If there’s one question patients ask us more than any other, it’s probably this:
“Is it time for me to get a knee replacement?”
It’s a really important question. When you’re struggling with a bad knee, the pain and disruption feels all-enveloping. It’s also true that once you hit a certain age – the mid-60s and up – you’ll hear of more contemporaries having knee replacements. The thought begins to form: should I be thinking about a replacement myself? How would I know the time is right?
The short answer
Without wishing to be flippant, the most likely answer is: no. For most people. That’s because knee replacement is usually only recommended for a) the most severe knee cases and b) when the alternatives aren’t working. Let’s explore those in a little more detail.
What is a severe case?
Generally speaking, it’s when you have osteoarthritis that has seriously damaged – ie depleted – the protective cartilage in your knee joint. (It can be recommended after gout damage or sporting injuries, but this is rare.) That damage will be seriously hampering your daily activities, to the extent that it stops you from living a normal life. For example:
It’s interfering with basic everyday activities – the pain or stiffness is making it hard or impossible to climb stairs, descend steps, go for walks, and so on, or gets worse soon after attempting them
You’re finding it hard to sleep – osteoarthritis pain typically feels worse at night. It can present as a dull, persistent, gnawing pain. Or it may be acute. Either way, it can make sleeping miserable
You’re getting persistent inflammation – your knee joint keeps swelling up and you struggle to reduce the swelling with medicines or rest
You have a deformity in your knee/s – arthritis or genetic conditions can cause the legs to become bowed, putting even more pressure on the joint surfaces
The pain is getting more and more intense – although it may have come on gradually, the pain now feels worse, or is happening more frequently, or even all the time. To quote Ed, a 56-year-old patient who had a partial knee replacement with us some years ago:
“By this stage I was feeling pretty cheesed off. I had tried to stay positive. I’d tried ignoring the pain, but it was just becoming more frequent. I was even struggling to get to sleep at night because of it.”
In other words, the discomfort and disruption are becoming really overwhelming.
What are the alternatives to knee replacement?
But if most painful knee problems don’t need replacement surgery, what are the other options? Well, fortunately, there are quite a few different ways to manage arthritis-related pain these days. Here are some of the main ones:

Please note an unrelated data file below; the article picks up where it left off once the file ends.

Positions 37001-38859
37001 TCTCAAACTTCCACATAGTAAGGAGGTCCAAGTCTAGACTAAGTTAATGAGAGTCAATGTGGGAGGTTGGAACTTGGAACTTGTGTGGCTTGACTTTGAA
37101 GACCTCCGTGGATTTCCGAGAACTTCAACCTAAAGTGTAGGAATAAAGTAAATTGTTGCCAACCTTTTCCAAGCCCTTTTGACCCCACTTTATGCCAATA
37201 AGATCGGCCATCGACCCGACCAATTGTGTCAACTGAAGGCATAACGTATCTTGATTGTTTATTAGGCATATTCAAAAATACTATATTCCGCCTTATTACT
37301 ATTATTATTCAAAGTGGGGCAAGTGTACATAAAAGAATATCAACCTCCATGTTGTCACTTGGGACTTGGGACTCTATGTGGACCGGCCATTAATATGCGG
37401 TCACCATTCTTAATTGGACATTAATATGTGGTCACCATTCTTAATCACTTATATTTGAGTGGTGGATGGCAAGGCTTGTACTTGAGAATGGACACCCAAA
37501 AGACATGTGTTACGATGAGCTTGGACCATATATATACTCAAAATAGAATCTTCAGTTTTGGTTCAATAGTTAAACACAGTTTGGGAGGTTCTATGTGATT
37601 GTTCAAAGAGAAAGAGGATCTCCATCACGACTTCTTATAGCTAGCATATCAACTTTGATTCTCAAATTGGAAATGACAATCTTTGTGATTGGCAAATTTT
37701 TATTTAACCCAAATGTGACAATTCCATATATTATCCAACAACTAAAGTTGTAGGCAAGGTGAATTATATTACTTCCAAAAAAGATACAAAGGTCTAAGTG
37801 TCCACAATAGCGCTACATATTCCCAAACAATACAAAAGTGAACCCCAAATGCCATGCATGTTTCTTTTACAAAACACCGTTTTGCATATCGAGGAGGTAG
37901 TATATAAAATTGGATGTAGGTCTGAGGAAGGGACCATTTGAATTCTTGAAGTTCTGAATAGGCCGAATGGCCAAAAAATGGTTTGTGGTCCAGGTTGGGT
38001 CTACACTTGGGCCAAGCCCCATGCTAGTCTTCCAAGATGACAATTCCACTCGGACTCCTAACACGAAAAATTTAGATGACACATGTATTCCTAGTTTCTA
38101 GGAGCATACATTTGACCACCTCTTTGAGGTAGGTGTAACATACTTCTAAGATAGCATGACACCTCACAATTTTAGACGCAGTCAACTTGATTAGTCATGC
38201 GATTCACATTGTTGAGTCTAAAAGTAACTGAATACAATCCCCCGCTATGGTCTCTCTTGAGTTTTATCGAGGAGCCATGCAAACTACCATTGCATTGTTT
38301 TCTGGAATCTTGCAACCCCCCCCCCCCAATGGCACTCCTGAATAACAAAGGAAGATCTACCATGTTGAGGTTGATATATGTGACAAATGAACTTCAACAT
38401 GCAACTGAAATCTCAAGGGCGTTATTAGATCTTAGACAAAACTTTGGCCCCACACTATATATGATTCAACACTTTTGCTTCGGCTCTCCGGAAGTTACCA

Lifestyle changes – it isn’t always what people want to hear, but lifestyle changes – such as weight loss – can make a huge difference to a damaged knee. Carrying too much weight puts the knee joint under more strain than many people realise, particularly when climbing and descending stairs
Low-impact exercise – sometimes it’s a case of changing the type of exercise you’re doing – switching running and tennis for activities that put less pressure on the knees. Typically, that means things like swimming, cycling and walking – things that strengthen your muscles without overtaxing your joints
Walking aids – walking sticks come in all shapes and sizes these days and can be very helpful for arthritis. You may also want to investigate footwear options; there are a number of different shoes and insoles on the market that are designed to provide support for arthritis sufferers
Medication – there are various routes for pain relief when it comes to arthritis, so it’s worth discussing these in depth with us or your doctor. The options range from creams and gels to NSAIDs and others – though mind and body therapies as an alternative to medication are becoming more popular
Steroid injections – a course of hydrocortisone, one of the main steroid treatments, which is injected into the knee joint, can help to relieve pain and swelling from arthritis
Hyaluronic injections – hyaluronic acid is a lubricating fluid that occurs naturally in our bodies. Some patients find that injections of hyaluronic acid into the inner part of the joint can provide pain relief over a significant period of time
Debridement – debridement is a keyhole procedure aimed at removing little pieces of frayed or damaged cartilage that may have become trapped in the knee joint
Microfracture – often performed along with debridement, microfracture involves making tiny holes on the surface of bones to encourage the growth of new cartilage
Osteotomy – osteotomy is an operation to alter the angle of the leg in order to relieve pressure on a joint compartment that has become damaged by osteoarthritis. For more detail on the procedure, see What is an osteotomy of the knee?
We’ll be looking at alternatives to knee replacement again in an upcoming article. In the meantime, though, if you’re suffering from knee pain and worried about what you should do next, please get in touch with the team. We’ll be very happy to look at your knee in depth and explore the best options for you.